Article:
clock menu more-arrow no yes mobile

Filed under:

Morneau Avoids Sweep

Leads of 5-0, 7-2 and even 9-2...and the outcome goes down to the bottom of the ninth.

When Torii Hunter was removed from the game in the bottom of the first inning, a consequence of taking a pitch off his hand, Lew Ford took his place on first base.  Watching the game, it was difficult to ward off the feeling that the offense now had gaping holes in more than 50% of the lineup.  At least Ford playing in center field wouldn't cost the Twins any runs.

Just the opposite happened. Lew Ford responded at the plate by having his game of the year.  Going 2-for-3 with four RBI, our much-maligned fourth outfielder was one of the Twins major offensive catalysts in Sunday's 10-run effort.  Just as surprising, however, were the two mishaps in center field in the top of the ninth.

With the Twins clinging to an uncomfortable 9-7 lead and nobody out, Prince Fielder took Joe Nathan's one-one delivery and skied it to medium center field.  Ford slid slowly to his left, clearly unable to pick up the ball.  It landed to his right and bounced into no-man's land, giving the less than swift Fielder enough time to get around the diamond.  It was the Brewers' fourth run in the last two innings.  Bill Hall, Johnny Estrada and Geoff Jenkins followed up this miscue with three consecutive singles before Nathan got Tony Graffanino to strike out swinging.

With one out, number nine hitter Craig Counsell took Nathan's first pitch and drove it to center field.  Ford had positioned himself well, catching the ball as he was running toward the infield, but then double-clutched when he wasn't able to pull the ball out of his glove.  His double-clutch forced him to rush his throw, and it came in ten feet up the first base line allowing Hall to score easily.  A clean transition from glove to hand would have given Ford plenty of time to set up a play at the plate.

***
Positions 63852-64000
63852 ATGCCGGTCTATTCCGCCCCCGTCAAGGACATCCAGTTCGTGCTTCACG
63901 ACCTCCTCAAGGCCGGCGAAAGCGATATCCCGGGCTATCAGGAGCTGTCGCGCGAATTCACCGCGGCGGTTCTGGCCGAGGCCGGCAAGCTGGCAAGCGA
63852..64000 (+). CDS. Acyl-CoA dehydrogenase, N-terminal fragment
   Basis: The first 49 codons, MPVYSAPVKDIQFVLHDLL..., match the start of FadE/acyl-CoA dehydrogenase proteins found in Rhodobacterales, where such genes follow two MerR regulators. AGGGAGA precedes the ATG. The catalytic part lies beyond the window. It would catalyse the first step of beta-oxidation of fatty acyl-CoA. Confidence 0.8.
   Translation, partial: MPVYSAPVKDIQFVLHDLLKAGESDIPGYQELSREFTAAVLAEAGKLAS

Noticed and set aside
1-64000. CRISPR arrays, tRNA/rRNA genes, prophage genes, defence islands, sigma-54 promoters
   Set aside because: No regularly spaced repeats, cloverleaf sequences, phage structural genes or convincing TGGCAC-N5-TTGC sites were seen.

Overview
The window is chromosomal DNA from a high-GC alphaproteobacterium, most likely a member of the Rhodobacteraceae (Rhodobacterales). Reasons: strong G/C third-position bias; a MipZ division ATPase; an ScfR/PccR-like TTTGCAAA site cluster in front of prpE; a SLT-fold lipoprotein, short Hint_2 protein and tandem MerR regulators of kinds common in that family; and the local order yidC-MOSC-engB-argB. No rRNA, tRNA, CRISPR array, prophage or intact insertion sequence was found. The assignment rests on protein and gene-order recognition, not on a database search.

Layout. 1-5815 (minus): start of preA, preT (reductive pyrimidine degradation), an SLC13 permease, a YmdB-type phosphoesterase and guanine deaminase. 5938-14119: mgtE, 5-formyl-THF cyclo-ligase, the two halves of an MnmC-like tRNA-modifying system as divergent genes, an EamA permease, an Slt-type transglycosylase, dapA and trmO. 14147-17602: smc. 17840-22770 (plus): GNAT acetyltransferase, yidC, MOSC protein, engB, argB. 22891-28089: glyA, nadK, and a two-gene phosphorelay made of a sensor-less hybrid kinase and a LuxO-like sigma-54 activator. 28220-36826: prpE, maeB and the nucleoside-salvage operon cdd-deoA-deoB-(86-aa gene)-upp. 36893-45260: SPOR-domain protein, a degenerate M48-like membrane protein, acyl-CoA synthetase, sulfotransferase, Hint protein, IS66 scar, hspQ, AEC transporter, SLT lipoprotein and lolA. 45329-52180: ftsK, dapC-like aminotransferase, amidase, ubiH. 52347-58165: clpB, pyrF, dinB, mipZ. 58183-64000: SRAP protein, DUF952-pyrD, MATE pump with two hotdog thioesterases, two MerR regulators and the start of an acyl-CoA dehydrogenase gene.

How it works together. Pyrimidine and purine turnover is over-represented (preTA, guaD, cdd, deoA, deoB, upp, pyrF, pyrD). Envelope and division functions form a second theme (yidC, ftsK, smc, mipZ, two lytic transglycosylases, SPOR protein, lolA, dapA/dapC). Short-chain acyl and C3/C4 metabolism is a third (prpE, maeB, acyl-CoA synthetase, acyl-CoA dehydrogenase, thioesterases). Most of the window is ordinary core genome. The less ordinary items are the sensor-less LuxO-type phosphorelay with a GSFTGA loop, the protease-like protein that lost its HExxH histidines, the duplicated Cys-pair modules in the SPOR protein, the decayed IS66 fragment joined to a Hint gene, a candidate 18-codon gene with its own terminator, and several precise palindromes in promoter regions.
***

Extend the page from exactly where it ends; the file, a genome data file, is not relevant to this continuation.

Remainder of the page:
Joe Nathan struck out Corey Hart to end the ninth (Hart was 3-for-6 with two home runs), but the damage had been done.  Two runs had plated to tie the game at nine.  Milwaukee, who was down 9-2 after the fifth inning, scored two in the sixth, three in the eighth and two in the ninth.  The Brewers smelled blood.

The entire series had a foul stench on it, as far as the Twins were concerned.  From a game Minnesota shouldn't have won on Friday (11-3), to a game they could have won on Saturday (5-2), Sunday's game was one they should have won.  Since the sixth inning, it didn't look like the Twins were leading a blow-out.  It looked like the Brewers from Monday, June 18th, had watched the tape, knew what the Twins pitchers were going to throw and simply had to make contact. It seemed that this game too, no matter how improbable, would end with another loss.

Instead, Justin Morneau turned on the second pitch from Chris Spurling and deposited it over the baggy.  On his 20th shot of 2007, Morneau stood in between the Twins and an oncoming bus, picked up the bus and flipped it out of the way.  Minnesota 10, Milwaukee 9.

There probably shouldn't have been a bottom of the ninth to begin with, but shit least Justin had the pooper scooper.